• Leigh Gerstenberger

Who Was Frederick Buechner?

Updated: Sep 20



I had only known about Frederick Buechner for a couple of years when I learned that he passed away recently. Then I came across the following opinion piece in The Washington Post by Michael Gerson where he shares the impact that Buechner made on his life which gave me considerable insight into what made Buechner so special to so many. I’ve reprinted Gerson’s tribute in the hope that it gives you some insight into one of the great

thinkers of our time.


Frederick Buechner Was a Writer Tuned into the Frequency of Grace

by Michael Gerson

The Washington Post

August 22, 2022


When the late Frederick Buechner — novelist, preacher, Christian apologist — was asked to summarize the single essential insight of his prolific writing and speaking career, he would respond, “Listen to your life.”


“If indeed there is a God,” he explained, “which most of the time I believe there is, and if indeed he is concerned with the world, which the Christian faith is saying … one of the ways he speaks to us, and maybe one of the most powerful ways, is through what

happens to us.”


Life’s temptation, of course, is to move from place to place on cruise control, which means, for me, focusing on failures in the past or worries about the future. So how, some questioners would persist with Buechner, do we start getting into the habit of fully inhabiting our experience? “Pay attention to moments,” he said, when “unexpected tears come to your eyes and what may trigger them.” He was talking about those sudden upwellings of emotion we get from the sublimity of nature or art, when we see a whale breaching, or are emotionally ambushed by a line in a film or poem. We are led toward truth and beauty by a lump in the throat.


I felt that kind of lump when I heard of Buechner’s recent passing It was not primarily the evidence of grief. How could anyone die better than at 96, in his own bed, after a life filled with significance and heaped with honors? My unbidden tears were triggered by gratitude to the mentor I had never met. More than anyone else in recent literary history, he showed how a modern person, schooled in skepticism, pursued by appropriate doubts, could find the frequency of grace, as if he were tuning an old radio.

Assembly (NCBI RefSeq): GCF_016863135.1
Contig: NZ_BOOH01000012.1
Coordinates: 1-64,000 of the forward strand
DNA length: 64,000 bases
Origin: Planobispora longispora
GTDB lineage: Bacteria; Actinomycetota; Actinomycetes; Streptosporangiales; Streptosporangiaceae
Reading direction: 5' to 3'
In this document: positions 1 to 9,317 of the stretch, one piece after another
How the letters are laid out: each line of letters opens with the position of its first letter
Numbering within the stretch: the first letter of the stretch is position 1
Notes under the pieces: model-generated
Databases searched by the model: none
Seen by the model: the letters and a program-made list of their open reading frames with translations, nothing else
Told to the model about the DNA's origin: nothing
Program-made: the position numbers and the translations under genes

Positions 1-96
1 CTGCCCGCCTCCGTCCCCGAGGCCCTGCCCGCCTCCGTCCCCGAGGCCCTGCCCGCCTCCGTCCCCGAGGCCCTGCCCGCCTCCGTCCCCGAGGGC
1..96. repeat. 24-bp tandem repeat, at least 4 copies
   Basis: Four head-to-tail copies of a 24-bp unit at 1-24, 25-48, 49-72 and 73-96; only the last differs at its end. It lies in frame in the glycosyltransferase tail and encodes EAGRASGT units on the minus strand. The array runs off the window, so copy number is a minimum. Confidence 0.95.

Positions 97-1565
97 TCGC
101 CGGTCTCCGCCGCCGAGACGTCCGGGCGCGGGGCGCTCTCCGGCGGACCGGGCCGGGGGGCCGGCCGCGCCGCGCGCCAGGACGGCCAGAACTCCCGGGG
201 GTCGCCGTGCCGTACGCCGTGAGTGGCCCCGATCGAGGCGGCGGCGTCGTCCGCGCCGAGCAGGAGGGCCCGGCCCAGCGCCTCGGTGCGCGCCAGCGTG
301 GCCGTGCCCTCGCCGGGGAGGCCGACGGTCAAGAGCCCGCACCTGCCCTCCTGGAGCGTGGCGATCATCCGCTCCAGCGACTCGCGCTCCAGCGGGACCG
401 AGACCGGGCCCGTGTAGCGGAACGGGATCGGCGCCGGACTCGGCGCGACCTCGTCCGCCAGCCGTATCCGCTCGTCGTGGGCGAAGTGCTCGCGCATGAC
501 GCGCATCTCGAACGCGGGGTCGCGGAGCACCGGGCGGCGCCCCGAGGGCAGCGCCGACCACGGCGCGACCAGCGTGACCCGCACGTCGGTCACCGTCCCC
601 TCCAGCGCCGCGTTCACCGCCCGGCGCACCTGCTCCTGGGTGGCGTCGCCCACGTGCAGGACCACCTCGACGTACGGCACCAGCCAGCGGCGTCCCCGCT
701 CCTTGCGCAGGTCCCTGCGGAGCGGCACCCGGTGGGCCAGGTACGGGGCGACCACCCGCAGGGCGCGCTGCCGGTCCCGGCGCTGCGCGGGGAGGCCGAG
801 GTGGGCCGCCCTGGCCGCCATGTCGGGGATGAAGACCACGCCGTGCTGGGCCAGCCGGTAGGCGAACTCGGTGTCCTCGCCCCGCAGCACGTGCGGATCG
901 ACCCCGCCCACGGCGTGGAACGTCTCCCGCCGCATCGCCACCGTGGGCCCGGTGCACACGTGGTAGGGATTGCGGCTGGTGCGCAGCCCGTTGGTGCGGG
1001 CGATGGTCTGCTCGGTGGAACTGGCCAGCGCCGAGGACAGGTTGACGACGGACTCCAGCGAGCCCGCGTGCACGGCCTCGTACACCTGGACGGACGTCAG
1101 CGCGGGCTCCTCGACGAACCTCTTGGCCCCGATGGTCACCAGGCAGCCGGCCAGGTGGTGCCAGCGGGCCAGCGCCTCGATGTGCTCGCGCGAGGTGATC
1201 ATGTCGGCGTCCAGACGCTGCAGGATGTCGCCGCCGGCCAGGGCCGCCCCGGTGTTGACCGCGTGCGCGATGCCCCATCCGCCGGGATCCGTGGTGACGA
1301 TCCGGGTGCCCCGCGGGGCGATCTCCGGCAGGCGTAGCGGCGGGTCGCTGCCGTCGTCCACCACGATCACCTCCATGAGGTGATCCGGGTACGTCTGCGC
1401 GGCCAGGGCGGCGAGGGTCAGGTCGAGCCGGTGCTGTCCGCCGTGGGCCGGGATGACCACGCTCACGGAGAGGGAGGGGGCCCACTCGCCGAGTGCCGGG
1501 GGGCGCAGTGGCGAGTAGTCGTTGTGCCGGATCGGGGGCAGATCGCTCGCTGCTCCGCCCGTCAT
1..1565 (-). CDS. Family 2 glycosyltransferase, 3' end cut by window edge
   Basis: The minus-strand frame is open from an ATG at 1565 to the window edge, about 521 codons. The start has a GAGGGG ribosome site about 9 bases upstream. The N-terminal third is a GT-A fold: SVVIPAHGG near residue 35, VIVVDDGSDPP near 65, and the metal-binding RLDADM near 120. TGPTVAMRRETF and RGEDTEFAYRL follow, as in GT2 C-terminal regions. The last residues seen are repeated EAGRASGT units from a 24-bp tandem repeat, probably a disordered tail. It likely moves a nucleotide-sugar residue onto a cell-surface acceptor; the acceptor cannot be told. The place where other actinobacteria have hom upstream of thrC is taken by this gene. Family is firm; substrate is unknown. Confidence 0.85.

We were encouraged to listen to our lives because Buechner allowed us to listen in on his. His model of ministry was heroic vulnerability. All that took was for him to rip his own heart out and put it on display. This would be hard for anyone, but especially for someone with a reticence that was not just a protective bark, butfound, ring by ring, all the way to his core. In his brilliant and moving memoirs, Buechner tells us about the 10-year-old boy, playing indoors with his brother, while his business-failure of a father kills himself with carbon monoxide in the garage. The sensitive child had perceived that “something had gone terribly wrong with his laughter.” On the final page of the family copy of “Gone with the Wind,” his father had written a suicide note: “I adore and love you and am no good.”


Buechner tells of being a writer whose first novel is given rave reviews. “I had written a book,” he wrote, “that was compared with Henry James and Marcel Proust and, headier still, was labeled decadent.” After moving to New York with great expectations, he finds he can hardly write a word. Though from a secular background, he finds himself almost inexplicably drawn to the Presbyterian ministry. “In the midst of our freedom,” he wrote, “we hear whispers from beyond time” and “sense something hiddenly at work in all our working.” Someone asked him whether he had ever considered putting his talents to work for God, which he had not. And then his whispers organized themselves into a faith.

“Something in me recoils from using such language,” he said, “but here in the end I am left with no other way of saying it than that what I finally found was Christ. Or was found. It hardly seems to matter which.”


Rather than arriving at faith along the sawdust trail of American evangelicalism, Buechner came via Princeton University and, eventually, Union Theological Seminary. And when he

encountered evangelicals for the first time, the cultural contrast was obvious. He accepted modern levels of doubt about the historicity of scripture and understood the reasons for skepticism about organized religion. But over the decades, Buechner came to find his enduring popularity in evangelical circles. He taught at Wheaton College in Illinois in 1985, and his public papers now reside there.


Buechner’s warm welcome among evangelicals, points to a revealing fact. Their literary heroes tend to be decidedly non-evangelical. Neither C.S. Lewis (a traditional Anglican) nor G.K. Chesterton (after his conversion, a tireless Catholic apologist) nor J.R.R. Tolkien (a devout Catholic from boyhood) would be comfortable within the theological and aesthetic confines of conservative Protestantism. Which means those confines are too narrow. Evangelicals prove through appropriation that they are missing out on the power of myth, on the sacramental nature of reality, on what Graham Greene called “the appalling strangeness

of the mercy of God.”


Buechner fit this company. He understood that faith and doubt are not opposites but integral parts of the human journey. He knew that openness is ultimately a more important virtue than certainty. He presented, especially in his powerful novels, the mixture of sacred and profane at the heart of humanity, even at the heart of holiness.


Now he rests, if there is any justice in the world, in the grace that pursued him for so long.


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